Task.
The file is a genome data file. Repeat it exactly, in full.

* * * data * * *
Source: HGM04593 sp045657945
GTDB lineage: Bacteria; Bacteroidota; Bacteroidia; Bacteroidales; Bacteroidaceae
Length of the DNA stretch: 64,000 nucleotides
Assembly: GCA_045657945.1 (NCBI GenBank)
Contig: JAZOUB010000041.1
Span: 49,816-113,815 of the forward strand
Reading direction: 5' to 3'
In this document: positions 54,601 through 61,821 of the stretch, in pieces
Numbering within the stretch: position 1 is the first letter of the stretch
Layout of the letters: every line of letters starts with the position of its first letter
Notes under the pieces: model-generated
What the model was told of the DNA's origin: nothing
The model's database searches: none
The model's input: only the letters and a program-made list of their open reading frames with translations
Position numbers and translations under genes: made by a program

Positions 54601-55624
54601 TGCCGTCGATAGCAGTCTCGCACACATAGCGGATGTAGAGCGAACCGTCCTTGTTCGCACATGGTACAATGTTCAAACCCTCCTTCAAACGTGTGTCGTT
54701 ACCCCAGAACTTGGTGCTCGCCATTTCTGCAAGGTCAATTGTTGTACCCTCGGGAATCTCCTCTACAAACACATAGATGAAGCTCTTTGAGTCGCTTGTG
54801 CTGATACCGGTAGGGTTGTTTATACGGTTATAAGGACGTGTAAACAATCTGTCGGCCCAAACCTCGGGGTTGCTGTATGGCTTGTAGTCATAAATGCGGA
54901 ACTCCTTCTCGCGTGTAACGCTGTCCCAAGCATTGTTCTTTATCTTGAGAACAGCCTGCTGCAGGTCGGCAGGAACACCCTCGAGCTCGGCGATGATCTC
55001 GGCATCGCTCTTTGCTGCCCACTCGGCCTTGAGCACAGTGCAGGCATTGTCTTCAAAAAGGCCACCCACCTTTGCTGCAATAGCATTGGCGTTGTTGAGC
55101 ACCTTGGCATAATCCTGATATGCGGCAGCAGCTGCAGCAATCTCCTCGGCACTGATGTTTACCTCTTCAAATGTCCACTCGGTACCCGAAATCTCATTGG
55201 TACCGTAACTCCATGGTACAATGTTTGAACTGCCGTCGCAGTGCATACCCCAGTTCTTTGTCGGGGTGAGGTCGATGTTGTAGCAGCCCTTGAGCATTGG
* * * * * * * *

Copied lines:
Source: HGM04593 sp045657945
GTDB lineage: Bacteria; Bacteroidota; Bacteroidia; Bacteroidales; Bacteroidaceae
Length of the DNA stretch: 64,000 nucleotides
Assembly: GCA_045657945.1 (NCBI GenBank)
Contig: JAZOUB010000041.1
Span: 49,816-113,815 of the forward strand
Reading direction: 5' to 3'
In this document: positions 54,601 through 61,821 of the stretch, in pieces
Numbering within the stretch: position 1 is the first letter of the stretch
Layout of the letters: every line of letters starts with the position of its first letter
Notes under the pieces: model-generated
What the model was told of the DNA's origin: nothing
The model's database searches: none
The model's input: only the letters and a program-made list of their open reading frames with translations
Position numbers and translations under genes: made by a program

Positions 54601-55624
54601 TGCCGTCGATAGCAGTCTCGCACACATAGCGGATGTAGAGCGAACCGTCCTTGTTCGCACATGGTACAATGTTCAAACCCTCCTTCAAACGTGTGTCGTT
54701 ACCCCAGAACTTGGTGCTCGCCATTTCTGCAAGGTCAATTGTTGTACCCTCGGGAATCTCCTCTACAAACACATAGATGAAGCTCTTTGAGTCGCTTGTG
54801 CTGATACCGGTAGGGTTGTTTATACGGTTATAAGGACGTGTAAACAATCTGTCGGCCCAAACCTCGGGGTTGCTGTATGGCTTGTAGTCATAAATGCGGA
54901 ACTCCTTCTCGCGTGTAACGCTGTCCCAAGCATTGTTCTTTATCTTGAGAACAGCCTGCTGCAGGTCGGCAGGAACACCCTCGAGCTCGGCGATGATCTC
55001 GGCATCGCTCTTTGCTGCCCACTCGGCCTTGAGCACAGTGCAGGCATTGTCTTCAAAAAGGCCACCCACCTTTGCTGCAATAGCATTGGCGTTGTTGAGC
55101 ACCTTGGCATAATCCTGATATGCGGCAGCAGCTGCAGCAATCTCCTCGGCACTGATGTTTACCTCTTCAAATGTCCACTCGGTACCCGAAATCTCATTGG
55201 TACCGTAACTCCATGGTACAATGTTTGAACTGCCGTCGCAGTGCATACCCCAGTTCTTTGTCGGGGTGAGGTCGATGTTGTAGCAGCCCTTGAGCATTGG